Home Truth #5

People lived off the land and home cooking ruled supreme. It is true that my parent’s generation was mostly farm owners and they grew and harvested a variety of organic foods such as fruit, wheat, legumes and a whole variety of vegetables. Cypriots were an inventive lot when it came to food and cooking. They could extract a dozen different recipes from the one single food product. Take for instance the humble grape. The villagers would use grape juice to make their own wine, but also deserts such as Soujouko, Palouze and Lyko.…continue reading →

Home Truth #4

It was easier for previous generations to find someone to marry. At the time when my father was quite young, most men were free to roam outdoors and around the countryside without question. Most women were kept indoors – hidden. When a man decided he wanted a wife – others usually found one for him. It’s true, that until recent times, nearly all marriages on the island of Cyprus were pretty much arranged by the couple’s parents (or relatives). This practice was otherwise known as ‘proxenia’. Proxenia is the name given to the…continue reading →

Home Truth #3

Children in the old days were better prepared to cope with the world around them. Once again, the information presented here, is based on recollections of elderly Cypriots whom I interviewed as part of the research for my ‘Tales of Cyprus’ project. These interviews included a series of questions examining ‘the world of the young child’ growing up in Cyprus during the 1930s and 1940s or around the time when my participants would have been aged between 5 and 15. The most startling revelation revealed by the people that I interviewed was I…continue reading →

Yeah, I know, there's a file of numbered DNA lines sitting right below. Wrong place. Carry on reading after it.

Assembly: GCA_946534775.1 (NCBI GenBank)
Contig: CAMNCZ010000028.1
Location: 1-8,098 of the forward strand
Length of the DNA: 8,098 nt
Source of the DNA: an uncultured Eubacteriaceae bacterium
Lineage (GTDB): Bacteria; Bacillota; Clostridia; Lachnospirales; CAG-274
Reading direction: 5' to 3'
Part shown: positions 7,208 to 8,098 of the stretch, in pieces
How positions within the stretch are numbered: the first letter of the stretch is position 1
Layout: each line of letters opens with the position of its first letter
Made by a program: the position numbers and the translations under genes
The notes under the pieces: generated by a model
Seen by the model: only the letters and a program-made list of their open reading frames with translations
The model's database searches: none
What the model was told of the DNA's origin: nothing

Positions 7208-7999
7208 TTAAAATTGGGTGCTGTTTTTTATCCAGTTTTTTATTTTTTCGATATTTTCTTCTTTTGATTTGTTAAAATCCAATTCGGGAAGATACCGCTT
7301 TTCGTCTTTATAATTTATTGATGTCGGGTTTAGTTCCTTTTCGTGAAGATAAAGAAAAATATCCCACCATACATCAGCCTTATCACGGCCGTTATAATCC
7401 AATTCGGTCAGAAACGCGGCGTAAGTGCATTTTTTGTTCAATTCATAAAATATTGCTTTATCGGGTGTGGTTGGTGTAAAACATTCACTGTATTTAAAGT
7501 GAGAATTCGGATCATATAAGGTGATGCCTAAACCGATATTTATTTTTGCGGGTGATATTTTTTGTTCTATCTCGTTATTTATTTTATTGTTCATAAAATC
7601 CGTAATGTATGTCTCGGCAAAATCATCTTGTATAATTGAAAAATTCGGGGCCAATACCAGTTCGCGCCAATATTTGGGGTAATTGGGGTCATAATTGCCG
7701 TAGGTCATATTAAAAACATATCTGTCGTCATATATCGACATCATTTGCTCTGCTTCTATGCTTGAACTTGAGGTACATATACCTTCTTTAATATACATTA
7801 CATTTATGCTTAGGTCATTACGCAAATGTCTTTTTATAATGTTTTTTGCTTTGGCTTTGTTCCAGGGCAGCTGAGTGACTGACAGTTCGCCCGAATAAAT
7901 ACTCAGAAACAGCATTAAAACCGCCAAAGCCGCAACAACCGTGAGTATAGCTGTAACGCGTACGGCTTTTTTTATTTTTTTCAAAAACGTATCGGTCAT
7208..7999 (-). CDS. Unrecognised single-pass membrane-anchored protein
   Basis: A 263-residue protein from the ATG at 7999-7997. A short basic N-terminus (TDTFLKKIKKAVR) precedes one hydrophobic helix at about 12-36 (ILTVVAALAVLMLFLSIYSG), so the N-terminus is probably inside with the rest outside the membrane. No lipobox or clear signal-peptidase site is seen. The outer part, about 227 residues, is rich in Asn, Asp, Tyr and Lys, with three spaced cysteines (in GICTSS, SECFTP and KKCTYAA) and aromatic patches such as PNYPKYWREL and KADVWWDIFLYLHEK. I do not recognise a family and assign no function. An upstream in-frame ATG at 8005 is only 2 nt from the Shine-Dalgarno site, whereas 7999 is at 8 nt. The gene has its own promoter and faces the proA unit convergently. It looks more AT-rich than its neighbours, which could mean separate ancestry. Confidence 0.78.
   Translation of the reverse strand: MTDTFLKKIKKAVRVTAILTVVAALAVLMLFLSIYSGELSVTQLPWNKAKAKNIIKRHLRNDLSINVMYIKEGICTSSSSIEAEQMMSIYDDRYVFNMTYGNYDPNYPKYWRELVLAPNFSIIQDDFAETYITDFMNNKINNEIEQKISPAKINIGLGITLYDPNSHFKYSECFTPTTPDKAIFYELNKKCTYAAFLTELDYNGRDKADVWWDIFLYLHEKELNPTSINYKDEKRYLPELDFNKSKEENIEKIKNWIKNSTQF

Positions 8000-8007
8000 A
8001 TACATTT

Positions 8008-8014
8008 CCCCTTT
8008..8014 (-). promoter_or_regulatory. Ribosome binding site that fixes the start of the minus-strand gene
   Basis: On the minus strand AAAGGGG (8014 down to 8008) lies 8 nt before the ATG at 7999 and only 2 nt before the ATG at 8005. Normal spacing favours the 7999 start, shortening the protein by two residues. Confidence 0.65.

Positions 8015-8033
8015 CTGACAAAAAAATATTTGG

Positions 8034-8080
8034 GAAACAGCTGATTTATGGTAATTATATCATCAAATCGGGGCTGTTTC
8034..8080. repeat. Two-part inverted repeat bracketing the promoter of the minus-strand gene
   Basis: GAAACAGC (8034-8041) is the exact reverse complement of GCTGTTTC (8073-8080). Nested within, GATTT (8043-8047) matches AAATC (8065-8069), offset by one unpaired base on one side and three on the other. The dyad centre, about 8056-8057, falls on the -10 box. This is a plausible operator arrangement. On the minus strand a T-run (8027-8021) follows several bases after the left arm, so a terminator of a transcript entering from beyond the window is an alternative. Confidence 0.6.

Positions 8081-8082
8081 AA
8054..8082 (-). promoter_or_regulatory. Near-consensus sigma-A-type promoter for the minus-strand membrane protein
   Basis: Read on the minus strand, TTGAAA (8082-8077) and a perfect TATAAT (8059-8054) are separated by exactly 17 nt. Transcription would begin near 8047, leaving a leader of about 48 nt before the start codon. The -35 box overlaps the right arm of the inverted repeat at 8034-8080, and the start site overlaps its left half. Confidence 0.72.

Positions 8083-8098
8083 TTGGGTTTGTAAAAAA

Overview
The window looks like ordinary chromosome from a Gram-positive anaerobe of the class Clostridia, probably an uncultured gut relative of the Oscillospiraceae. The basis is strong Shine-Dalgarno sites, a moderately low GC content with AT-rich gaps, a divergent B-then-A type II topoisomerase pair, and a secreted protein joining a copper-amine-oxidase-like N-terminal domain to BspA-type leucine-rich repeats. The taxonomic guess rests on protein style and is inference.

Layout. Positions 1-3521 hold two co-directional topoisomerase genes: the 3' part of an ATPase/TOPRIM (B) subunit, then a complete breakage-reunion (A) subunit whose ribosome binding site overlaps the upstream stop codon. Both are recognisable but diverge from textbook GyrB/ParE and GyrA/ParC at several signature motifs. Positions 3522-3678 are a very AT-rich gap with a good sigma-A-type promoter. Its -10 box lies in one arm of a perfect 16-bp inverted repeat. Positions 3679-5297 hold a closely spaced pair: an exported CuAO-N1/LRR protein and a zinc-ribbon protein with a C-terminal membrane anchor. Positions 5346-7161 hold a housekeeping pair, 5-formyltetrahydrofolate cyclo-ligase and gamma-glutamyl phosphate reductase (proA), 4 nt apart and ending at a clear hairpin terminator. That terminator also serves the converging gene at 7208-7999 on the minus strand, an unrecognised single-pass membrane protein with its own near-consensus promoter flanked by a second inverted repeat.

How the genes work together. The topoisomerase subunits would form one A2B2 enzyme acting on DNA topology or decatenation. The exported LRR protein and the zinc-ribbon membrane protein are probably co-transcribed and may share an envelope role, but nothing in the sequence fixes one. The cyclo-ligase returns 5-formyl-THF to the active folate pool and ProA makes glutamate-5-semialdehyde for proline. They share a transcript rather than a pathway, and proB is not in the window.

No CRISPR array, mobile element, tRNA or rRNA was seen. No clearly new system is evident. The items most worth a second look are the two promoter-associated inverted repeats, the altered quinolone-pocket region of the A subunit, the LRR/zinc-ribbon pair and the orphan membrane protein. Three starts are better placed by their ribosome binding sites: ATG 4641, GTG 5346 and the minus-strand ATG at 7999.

Home Truth #2

That Christians and Muslims in Cyprus once lived in relative harmony  Let me explain. When I asked the elderly subjects I was interviewing for this project ‘to tell me the truth – about how they co-existed with Turkish Cypriots on the island?” they all announced quite convincingly that Muslims and Christians were always friends. “There weren’t any problems,” they remarked. “We talked together, laughed together, ate and drank together, worked together, looked after each other’s properties when required and even celebrated village events together. The only difference was that we went off to…continue reading →

Home Truth #1

Those who had a lot less in life – often seemed more content. Despite the somewhat harsh and somewhat primitive conditions that existed on the island between 1920 and 1950, especially in the rural areas and villages, and despite the poverty, limited infrastructure, difficult life style, demanding working conditions, lack of formal education and public health, limited technology and industry – despite all that and more, people were somewhat content with their lives and appeared to take nothing for granted. In fact, compared to today’s modern-day citizens in our so-called civilized society, the…continue reading →